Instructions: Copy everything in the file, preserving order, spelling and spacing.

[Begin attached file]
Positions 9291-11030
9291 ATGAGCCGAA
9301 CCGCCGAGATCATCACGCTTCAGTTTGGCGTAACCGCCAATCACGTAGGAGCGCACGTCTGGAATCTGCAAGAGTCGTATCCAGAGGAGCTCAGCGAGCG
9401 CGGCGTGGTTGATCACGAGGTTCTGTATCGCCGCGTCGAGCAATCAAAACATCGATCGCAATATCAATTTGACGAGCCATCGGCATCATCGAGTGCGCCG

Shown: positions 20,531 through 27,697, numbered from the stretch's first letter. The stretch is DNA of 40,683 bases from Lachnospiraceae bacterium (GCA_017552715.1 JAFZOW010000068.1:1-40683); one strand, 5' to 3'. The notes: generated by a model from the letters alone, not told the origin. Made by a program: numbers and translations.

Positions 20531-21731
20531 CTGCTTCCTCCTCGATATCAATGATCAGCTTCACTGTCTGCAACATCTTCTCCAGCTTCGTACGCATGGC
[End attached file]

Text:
Positions 9291-11030
9291 ATGAGCCGAA
9301 CCGCCGAGATCATCACGCTTCAGTTTGGCGTAACCGCCAATCACGTAGGAGCGCACGTCTGGAATCTGCAAGAGTCGTATCCAGAGGAGCTCAGCGAGCG
9401 CGGCGTGGTTGATCACGAGGTTCTGTATCGCCGCGTCGAGCAATCAAAACATCGATCGCAATATCAATTTGACGAGCCATCGGCATCATCGAGTGCGCCG

Shown: positions 20,531 through 27,697, numbered from the stretch's first letter. The stretch is DNA of 40,683 bases from Lachnospiraceae bacterium (GCA_017552715.1 JAFZOW010000068.1:1-40683); one strand, 5' to 3'. The notes: generated by a model from the letters alone, not told the origin. Made by a program: numbers and translations.

Positions 20531-21731
20531 CTGCTTCCTCCTCGATATCAATGATCAGCTTCACTGTCTGCAACATCTTCTCCAGCTTCGTACGCATGGC